50% of Web Users Read Blogs

September 24, 2010By

Marketing research firm eMarketer continues finding trends that point toward more growth for blogging.

A recent study indicates that blogging will continue to grow over the next 4 years with 60% of web users reading blogs by 2014.

The Continued Rise of Blogging

eMarketer estimates that this year more than half of internet users will read blogs at least monthly. By 2014, readership will rise to more than 150 million Americans, or 60% of the internet population in the US. One reason for the rise in readership is that blogs have become an accepted part of the online media landscape.

“Trends in blog reading are expected to maintain an upward course as blogs continue to gain influence in the mainstream media,” said Paul Verna, eMarketer senior analyst and author of the new report “The Blogosphere: Colliding with Social and Mainstream Media.”

US Blog Readers 2008 to 2014

Also interesting in the study is the fact that relatively few users actually publish content on blogs.

Blog writing, by contrast, is a more niche activity. Just under 12% of the online population will update a blog at least monthly this year, eMarketer estimates. By 2014 that proportion will inch upward to 13.3%.

This leaves very few people influencing the content the majority of web users consume each day.

Web Users Read Blogs

As you can see from the findings above, web users are increasingly reading blogs. People seek out influence, understanding, and interpretation when looking for content. Blogs and more importantly bloggers offer a personal touch to interpreting the world that people find appealing.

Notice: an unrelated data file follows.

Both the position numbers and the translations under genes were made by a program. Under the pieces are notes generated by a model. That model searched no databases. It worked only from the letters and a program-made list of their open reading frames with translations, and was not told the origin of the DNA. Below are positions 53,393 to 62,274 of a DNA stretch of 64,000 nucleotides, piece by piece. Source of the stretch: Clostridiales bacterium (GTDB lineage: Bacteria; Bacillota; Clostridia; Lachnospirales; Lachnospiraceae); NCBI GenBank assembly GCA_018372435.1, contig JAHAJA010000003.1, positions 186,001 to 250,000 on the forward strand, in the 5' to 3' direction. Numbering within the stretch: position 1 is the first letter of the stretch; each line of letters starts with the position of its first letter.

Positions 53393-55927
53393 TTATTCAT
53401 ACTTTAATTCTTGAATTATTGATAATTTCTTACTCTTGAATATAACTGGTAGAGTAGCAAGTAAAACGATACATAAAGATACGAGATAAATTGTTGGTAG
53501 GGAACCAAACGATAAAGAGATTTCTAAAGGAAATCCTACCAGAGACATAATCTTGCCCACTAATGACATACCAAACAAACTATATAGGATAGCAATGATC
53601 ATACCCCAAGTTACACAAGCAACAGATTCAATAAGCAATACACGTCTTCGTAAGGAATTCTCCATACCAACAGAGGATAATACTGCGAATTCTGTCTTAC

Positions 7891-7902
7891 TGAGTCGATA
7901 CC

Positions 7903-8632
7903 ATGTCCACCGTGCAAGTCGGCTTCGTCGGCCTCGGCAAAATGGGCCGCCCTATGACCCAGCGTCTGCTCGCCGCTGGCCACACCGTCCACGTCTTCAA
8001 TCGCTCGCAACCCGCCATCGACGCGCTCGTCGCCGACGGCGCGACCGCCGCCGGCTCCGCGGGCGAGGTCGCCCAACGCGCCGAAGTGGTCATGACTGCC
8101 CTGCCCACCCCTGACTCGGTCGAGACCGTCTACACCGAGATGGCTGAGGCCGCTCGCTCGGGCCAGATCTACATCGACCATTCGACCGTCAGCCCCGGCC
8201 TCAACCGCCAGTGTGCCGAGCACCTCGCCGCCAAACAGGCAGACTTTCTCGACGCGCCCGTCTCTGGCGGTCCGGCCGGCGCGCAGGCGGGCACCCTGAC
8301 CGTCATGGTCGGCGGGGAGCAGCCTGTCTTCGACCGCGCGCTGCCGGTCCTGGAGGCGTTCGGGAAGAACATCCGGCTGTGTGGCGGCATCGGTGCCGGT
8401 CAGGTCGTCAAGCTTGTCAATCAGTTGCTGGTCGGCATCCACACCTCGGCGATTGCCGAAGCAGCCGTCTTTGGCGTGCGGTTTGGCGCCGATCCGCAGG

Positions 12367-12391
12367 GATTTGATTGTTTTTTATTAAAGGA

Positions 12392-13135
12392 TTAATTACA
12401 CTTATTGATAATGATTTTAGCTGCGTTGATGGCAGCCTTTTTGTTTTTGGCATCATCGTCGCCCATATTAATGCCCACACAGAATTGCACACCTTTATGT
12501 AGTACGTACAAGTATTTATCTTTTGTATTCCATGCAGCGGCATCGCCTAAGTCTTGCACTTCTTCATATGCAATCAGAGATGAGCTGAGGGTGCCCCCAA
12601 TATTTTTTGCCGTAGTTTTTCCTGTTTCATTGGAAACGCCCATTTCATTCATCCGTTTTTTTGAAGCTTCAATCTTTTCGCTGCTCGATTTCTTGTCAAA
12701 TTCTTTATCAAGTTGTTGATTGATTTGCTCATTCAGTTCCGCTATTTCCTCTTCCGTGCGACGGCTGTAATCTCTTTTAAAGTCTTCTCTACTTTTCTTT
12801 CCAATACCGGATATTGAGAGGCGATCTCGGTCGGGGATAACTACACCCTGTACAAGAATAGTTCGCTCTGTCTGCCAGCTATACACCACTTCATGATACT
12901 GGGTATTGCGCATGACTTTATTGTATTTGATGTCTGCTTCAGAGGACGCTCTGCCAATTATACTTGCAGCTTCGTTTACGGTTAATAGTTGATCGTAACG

As we saw in an earlier post, blog voice is the most important factor web users look for when deciding what blogs to read. Trusted bloggers are taking over the role of the traditional media and spreading more information and interpretation at a higher rate than ever before.

Writing Blogs

What I found most interesting about eMarketer’s findings is the fact that only about 12% of web users actually publish content on blogs. It seems like a small number of influential people. 12% of the online world is influencing the lives of over half the online population.

There seems to be an opportunity for those willing to create a blog of their own and develop a voice people will follow. With relatively little competition for attention there is room for more quality blogging. It seems likely that at this point a new blog could take over an entire industry with the right team of bloggers and a strong, valuable blogging strategy.

Expanded Thoughts

How much do you rely on blogs for your content, news, interpretation?

Do you have favorite voices in the blogging world you look to for insight, knowledge, and understanding?

Share your thoughts in the comments.